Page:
Faced with complicated external and internal challenges, China’s economy continues to see sluggish growth in 2018. Rapid accumulation of household debts, exacerbation in income inequality, tightened real sector liquidity, escalated trade tensions with the US, and weakened external demand pose key problems in China’s macroeconomic landscape. The status quo is exacerbated by soaring uncertainty and weakening confidence in the face of persistent resource misallocations and institutional distortions, which cast more shadow on the already dampened consumer sentiment, sluggish private investment growth, and fallen foreign reserves. This summary report highlights the urgency of deeper structural reforms for tackling the various internal and external problems. Based on the IAR-CMM model, with both cyclical and secular factors taken into consideration, our baseline forecast of real GDP growth rate is 6.4% (6.1% using more reliable instead of the official data) in 2019. Alternative scenario analyses and policy simulations are conducted to assess the consequences of possible downside risks and the corresponding policy options needed to ensure the assumed growth targets. These analyses lead us to conclude that comprehensively deepening reform and opening up, which should be both rule-of-law based and market-oriented, with well-designed and well-conceived strategies that properly weigh short-, medium-, and long-term benefits and costs, should continue to be set as the guidance for China’s transformation into a phase with sustainable and high-quality growth.

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Kreps & Scheinkman with Product Differentiation
Stephen Martin
Front. Econ. China    2019, 14 (2): 203-219.   https://doi.org/10.3868/s060-008-019-0011-4
Abstract   PDF (884KB)

Kreps and Scheinkman (1983)’s celebrated result is that in a two-stage model of a market with homogeneous products in which firms noncooperatively pick capacities in the first stage and set prices in the second stage, the equilibrium outcome is that of a one-shot Cournot game. This note derives capacity best response functions for the first stage and extends the Kreps and Scheinkman result to the case of differentiated products.

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Forecasting Chinese Corporate Bond Defaults: Comparative Study of Market- vs. Accounting-Based Models
Michael Peng, Dongkai Jiang, Yingjie Wang
Front. Econ. China    2019, 14 (4): 536-582.   https://doi.org/10.3868/s060-008-019-0022-8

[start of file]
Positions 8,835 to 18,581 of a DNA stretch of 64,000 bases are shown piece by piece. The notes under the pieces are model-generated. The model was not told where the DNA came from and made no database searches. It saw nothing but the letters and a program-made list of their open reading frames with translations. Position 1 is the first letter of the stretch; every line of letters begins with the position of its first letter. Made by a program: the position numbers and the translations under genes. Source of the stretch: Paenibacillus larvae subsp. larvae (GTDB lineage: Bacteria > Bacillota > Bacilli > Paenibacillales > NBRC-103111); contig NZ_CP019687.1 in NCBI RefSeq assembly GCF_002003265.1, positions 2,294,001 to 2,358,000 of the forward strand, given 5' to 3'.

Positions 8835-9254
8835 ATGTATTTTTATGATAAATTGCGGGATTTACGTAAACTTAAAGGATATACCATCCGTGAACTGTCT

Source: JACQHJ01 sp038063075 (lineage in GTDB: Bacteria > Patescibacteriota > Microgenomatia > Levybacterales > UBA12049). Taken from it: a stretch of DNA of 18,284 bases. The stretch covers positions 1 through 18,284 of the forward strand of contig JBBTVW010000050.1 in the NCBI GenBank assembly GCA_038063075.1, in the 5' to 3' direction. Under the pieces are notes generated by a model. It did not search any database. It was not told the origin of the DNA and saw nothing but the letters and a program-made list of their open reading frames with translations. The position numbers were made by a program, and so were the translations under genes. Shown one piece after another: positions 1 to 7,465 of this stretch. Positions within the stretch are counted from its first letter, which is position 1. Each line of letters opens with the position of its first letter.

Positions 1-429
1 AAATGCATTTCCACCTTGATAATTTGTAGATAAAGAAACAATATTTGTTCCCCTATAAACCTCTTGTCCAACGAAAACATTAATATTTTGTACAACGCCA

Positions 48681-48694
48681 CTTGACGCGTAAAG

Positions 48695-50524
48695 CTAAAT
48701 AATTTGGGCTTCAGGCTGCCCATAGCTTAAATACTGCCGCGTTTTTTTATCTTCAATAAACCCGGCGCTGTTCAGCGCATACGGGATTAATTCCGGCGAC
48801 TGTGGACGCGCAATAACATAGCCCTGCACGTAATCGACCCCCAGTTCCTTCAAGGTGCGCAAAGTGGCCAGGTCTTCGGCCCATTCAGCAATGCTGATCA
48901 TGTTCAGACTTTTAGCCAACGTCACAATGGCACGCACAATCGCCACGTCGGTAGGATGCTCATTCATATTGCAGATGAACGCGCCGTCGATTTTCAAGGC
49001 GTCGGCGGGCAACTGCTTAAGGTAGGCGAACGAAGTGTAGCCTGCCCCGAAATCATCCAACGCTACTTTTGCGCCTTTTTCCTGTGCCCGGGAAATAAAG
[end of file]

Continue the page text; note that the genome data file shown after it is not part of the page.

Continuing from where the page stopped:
Abstract   PDF (1675KB)

This paper provides the first empirical study on bond defaults in the Chinese market. It overcomes the deficiencies of existing methods, which suffer from lack of actual default data for back testing. With newly available bond default data, we analyze the roles of market variables against accounting variables under various models. While we find that Merton’s market-based structural model and KMV’s Distance to Default exhibit languid discriminating power compared with hazard models that have carefully constructed predictors, other market variables carry significant information about bond defaults and could help improve on models with only the accounting variables. This implies that the collective intelligence of the market could somehow mitigate the distortion caused by misreported accounting information. Further, model performance can be significantly improved by adding predicting variables that link an individual financial measure to the broader market performance, such as the relative margin—a business environment proxy introduced in this study. We not only shed light on the default behavior of the Chinese bond market, but also provide a promising approach to improve the variable selection process.

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Why Does the World Need a Reserve Asset with a Hard Anchor?
Dongsheng Di, Warren Coats, Yuxuan Zhao
Front. Econ. China    2017, 12 (4): 545-570.   https://doi.org/10.3868/s060-006-017-0023-7
Abstract   PDF (835KB)

From the 1970s, the global currency system has two features: the use of one or a few sovereign currencies as the global reserve asset and the floating exchange rate regime between major currencies. This paper points out that the costs of the dollar’s use as an international reserve currency exceed the benefits for both the US and the rest of the world. These costs include the exporting of American manufacturing as a byproduct of its current account deficit needed to supply its currency to the rest of the world. In addition to the detriment to trade from unpredictable exchange rate fluctuations, the termination of the U.S. obligation to redeem its currency for gold also removed an important restraint on deficit financing for the US and many other countries in the short-run, thus promoting excessive leverage that was a major contributor to the 2008 financial crisis. The paper suggests replacing several main countries’ currencies in international reserves with a real Special Drawing Right (SDR) issued according to currency board rules.

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Product Market Competition and Innovation: What Can We Learn from Economic Theory?
Zhiqi Chen
Front. Econ. China    2017, 12 (3): 450-464.   https://doi.org/10.3868/s060-006-017-0019-2
Abstract   PDF (231KB)

By means of a literature review, this paper strives to provide some clarity on the much-debated relationship between product market competition and firms’ incentives to innovate. It shows that in the literature there does not exist a robust relationship between competition and incentives to innovate. Therefore, it would be futile to continue the debate over whether competition stimulates or hinders innovation. A more useful approach is to make a distinction between pre-innovation competition and post-innovation competition, as it provides a way for reconciling many of the seemingly contradictory findings from the literature. Another important insight from the literature is that the relationship between competition and innovation depends on the source of increased competition.